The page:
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Cirque du Freak: A Living Nightmare

Last updated Friday, October 2, 2009

Author: Darren Shan
Date of Publication: 2001
ISBN: 0316603406
Grade Level: 5th    (GLCs: Click here for grade level guidelines.)
Date(s) Used: Oct. 2009

Synopsis: Anyone who loves the humorous but hair-raising horror in R.L. Stine's Goosebumps series will devour British author Darren Shan's first novel with equal zeal. Some books are born with a surrounding buzz; this one even has Harry Potter creator J.K. Rowling's stamp of approval: "Fast-paced and compelling, full of satisfying macabre touches," she writes. Warner Brothers will be making it into a movie, and the rest of the series is already in the works. Given all that, you'd expect a tour de force! Really, though, Cirque Du Freak is a thrill ride that will keep even the most reluctant readers turning pages, but will never take its place in the literary canon. Darren Shan, author and narrator, sets the book up as a true story, warning readers: "Real life's nasty. It's cruel.... Evil often wins." Indeed, evil begins to win when Darren and his buddies find a flier for "Cirque Du Freak," a traveling freak show promising performances by the snake-boy, the wolf-man, and Larten Crepsley and his giant spider, Madame Octa. Darren and his friend Steve wouldn't miss it for the world. So, Saturday night they sneak out to the old theater, tall and dark, with broken windows. "Every act you see tonight is real," croaks Mr. Tall. "Each performer is unique. And none are harmless." That's for sure. (A werewolf bites off the hand of someone in the audience, for instance.) Things grow very serious for the two boys when Steve not only recognizes Mr. Crepsley as a famous vampire, but professes his true desire to join him! To make matters worse, the spider-obsessed Darren goes back to the old theater to steal Madame Octa so he can teach her tricks in his room. (He does, with mixed results.) The plot further coagulates as Darren is faced with some terrible decisions about what to do to save his bloodthirsty friend Steve. Readers may be too enthralled to notice some clumsy editing (the aforementioned bitten-off hand is later referred to as an arm, Darren stops dead in his tracks when he's already stopped, etc.). They may also not notice that the boys constantly use adult-sounding expressions like "his breath stank to the high heavens," though the book is clearly set in the 21st century. If this book gets under your kids' skin (and it probably will), they're in luck--we haven't heard the last of the Saga of Darren Shan. From Amazon.com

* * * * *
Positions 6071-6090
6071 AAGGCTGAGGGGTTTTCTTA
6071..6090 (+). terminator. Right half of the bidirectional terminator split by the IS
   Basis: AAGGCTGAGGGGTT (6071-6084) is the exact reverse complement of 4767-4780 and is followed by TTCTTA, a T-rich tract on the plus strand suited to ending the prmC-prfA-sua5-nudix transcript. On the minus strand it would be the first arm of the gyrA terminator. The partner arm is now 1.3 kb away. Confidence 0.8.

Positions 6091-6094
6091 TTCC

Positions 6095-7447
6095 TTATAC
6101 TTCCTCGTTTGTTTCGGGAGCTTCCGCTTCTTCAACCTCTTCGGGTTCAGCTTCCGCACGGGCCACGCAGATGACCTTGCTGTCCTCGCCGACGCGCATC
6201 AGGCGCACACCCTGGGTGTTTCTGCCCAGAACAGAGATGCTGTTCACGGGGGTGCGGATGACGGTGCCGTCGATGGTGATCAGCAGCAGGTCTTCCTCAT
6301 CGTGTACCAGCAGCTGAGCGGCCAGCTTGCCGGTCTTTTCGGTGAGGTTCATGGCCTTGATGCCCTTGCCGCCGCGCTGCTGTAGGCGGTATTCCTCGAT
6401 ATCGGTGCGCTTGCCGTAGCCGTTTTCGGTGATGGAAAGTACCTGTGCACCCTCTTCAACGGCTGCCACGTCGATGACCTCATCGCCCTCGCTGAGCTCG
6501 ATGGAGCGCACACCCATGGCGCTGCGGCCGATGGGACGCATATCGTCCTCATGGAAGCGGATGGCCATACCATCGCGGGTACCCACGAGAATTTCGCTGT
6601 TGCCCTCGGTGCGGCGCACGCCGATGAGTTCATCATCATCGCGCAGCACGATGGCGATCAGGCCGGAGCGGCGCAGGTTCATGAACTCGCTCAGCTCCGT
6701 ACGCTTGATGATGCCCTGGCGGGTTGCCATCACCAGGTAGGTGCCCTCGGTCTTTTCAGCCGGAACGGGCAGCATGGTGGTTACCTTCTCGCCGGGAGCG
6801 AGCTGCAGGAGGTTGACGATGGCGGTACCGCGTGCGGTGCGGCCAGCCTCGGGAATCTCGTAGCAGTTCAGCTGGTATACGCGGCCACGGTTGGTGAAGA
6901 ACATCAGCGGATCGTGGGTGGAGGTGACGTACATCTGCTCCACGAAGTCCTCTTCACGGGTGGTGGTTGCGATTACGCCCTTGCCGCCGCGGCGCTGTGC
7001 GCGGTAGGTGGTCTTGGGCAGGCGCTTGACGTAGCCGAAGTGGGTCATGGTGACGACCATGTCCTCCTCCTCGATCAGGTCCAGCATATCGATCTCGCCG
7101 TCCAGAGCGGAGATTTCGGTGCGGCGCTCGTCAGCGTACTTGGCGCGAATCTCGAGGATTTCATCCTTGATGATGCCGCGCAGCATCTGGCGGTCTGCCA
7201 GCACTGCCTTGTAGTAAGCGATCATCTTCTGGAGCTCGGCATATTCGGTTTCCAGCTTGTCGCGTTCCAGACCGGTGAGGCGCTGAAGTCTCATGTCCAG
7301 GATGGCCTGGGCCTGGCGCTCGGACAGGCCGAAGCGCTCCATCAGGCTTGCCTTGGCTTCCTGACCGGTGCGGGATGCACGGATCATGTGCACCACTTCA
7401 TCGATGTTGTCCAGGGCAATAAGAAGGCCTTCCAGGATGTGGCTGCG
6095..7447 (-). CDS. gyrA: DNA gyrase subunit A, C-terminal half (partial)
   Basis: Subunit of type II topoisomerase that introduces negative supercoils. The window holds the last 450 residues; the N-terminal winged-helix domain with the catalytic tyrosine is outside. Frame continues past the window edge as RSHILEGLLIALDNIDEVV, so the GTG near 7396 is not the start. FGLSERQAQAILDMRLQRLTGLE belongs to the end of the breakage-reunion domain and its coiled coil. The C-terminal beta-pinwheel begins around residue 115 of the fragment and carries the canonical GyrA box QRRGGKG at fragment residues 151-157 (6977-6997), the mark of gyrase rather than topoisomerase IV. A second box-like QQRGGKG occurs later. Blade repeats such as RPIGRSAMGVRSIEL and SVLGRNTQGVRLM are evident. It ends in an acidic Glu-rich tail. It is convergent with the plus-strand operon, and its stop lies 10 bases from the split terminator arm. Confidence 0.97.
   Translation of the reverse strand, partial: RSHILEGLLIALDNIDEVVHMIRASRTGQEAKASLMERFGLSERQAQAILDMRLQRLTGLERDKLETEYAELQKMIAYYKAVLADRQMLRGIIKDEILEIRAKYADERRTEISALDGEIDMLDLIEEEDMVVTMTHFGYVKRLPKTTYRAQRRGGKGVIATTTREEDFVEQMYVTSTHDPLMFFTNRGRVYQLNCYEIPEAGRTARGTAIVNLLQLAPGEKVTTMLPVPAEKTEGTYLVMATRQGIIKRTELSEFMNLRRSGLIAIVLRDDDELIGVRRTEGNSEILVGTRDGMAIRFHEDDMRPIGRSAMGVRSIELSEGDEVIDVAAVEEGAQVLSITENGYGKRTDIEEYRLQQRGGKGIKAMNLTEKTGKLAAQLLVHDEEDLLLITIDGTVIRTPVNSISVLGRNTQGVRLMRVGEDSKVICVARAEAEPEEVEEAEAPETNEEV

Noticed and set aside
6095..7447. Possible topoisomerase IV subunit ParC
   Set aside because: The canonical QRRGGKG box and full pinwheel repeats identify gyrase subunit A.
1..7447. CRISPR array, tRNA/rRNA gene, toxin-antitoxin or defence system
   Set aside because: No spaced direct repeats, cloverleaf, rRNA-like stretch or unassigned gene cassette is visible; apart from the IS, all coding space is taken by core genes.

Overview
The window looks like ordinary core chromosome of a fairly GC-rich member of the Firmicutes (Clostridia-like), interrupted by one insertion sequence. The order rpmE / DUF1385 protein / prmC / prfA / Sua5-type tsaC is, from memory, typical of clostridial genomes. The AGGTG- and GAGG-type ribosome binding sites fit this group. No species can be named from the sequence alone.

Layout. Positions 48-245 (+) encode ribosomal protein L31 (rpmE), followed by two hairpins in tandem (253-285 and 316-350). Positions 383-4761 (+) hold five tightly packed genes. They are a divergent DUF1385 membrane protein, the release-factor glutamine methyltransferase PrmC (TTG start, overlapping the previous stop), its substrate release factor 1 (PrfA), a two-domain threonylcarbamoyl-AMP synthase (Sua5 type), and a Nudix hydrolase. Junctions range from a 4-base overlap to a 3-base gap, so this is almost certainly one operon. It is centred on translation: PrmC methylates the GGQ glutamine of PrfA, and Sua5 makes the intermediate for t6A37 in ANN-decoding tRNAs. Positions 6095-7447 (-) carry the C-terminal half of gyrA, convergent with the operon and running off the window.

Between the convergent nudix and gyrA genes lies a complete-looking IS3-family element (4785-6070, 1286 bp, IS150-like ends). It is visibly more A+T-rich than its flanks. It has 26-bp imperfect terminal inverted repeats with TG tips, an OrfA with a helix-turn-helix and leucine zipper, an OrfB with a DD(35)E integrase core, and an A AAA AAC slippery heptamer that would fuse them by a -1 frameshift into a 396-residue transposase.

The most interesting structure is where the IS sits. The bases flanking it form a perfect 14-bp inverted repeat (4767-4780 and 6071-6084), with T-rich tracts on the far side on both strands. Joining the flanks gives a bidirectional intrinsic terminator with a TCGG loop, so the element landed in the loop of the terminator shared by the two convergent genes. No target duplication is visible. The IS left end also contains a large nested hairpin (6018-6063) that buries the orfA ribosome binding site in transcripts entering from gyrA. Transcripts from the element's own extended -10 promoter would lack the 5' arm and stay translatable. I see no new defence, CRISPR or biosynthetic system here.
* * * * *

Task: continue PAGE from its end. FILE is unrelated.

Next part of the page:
Note to readers:
•  NOTE: You MUST read the Introduction to the kids—it sets the story and is very interesting. You may also want to read the first chapter of the second book which is at the end.
•  Vocabulary: Immersed; inquisitive

Discussion topics for before reading:
•  What do you think “Cirque Du Freak” means? It is French for Circus of the Freak.
•  Does this look like a scary book or a mystery book?
•  Do you think this is a true story or is the author making this up?
•  Do you like spiders?

Discussion topics for during/after reading:
•  Do you think there are freak shows now? Should they be outlawed?
•  Why do you think people found them fun or interesting? Is it nice to make fun of people that look different?
•  Would you want to be in a cage and have people stare at you?

Craft ideas:
•  Make a flyer for your own freak show. Who or what would you have in your show? Monsters—Big Foot; Vampires; Wolfmen or Werewolves? You can also create your own ticket to the freak show….
•  Make your personal “book plate”. Take one sheet of paper (white or construction) and divide it into at least 8 book plates. Fold in half-short sides together; fold in half again, short sides together; fold again so you have a rectangle. Open up the paper and cut along the folds. Each book plate can be a different design but each should have “Ex Libris” which is Latin for “From the library of” and a line for the name of the child.
•  Make a spider out of pipe cleaners. Take 4 black pipe cleaners and twist them over and over in the middle (to form the body). Separate the legs and bend the ends so the spider can stand. Cut eyes and fangs out of construction paper and glue on.

*Note: These craft ideas are just suggestions. You can use them, but you don’t have to use them. You can expand upon them, or add your own twist. Remember, though, that the focus of your time should not be on the development and execution of a craft; the focus should be on the read-aloud and the enjoyment of the book!